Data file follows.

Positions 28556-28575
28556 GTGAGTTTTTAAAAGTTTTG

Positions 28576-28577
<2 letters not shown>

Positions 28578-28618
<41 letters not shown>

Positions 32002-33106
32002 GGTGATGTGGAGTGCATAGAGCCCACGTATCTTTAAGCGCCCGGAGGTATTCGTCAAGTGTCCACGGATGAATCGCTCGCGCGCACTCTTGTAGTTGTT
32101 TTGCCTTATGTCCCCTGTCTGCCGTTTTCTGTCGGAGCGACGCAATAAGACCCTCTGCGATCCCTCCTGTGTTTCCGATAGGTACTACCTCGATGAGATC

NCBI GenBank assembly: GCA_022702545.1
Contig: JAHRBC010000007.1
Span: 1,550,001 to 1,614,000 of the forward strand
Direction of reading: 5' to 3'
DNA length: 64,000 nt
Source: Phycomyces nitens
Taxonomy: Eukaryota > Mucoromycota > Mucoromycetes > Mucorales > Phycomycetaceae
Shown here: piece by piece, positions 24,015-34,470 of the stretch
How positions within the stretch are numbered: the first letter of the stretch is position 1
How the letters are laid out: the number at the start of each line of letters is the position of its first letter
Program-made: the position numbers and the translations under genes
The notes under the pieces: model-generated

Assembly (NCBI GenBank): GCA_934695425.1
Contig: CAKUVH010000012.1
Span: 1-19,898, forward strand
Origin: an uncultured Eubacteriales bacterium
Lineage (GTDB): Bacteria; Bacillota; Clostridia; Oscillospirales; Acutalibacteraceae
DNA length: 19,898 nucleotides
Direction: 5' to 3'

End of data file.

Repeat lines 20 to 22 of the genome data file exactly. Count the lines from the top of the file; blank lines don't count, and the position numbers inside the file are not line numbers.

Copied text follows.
Program-made: the position numbers and the translations under genes
The notes under the pieces: model-generated

Assembly (NCBI GenBank): GCA_934695425.1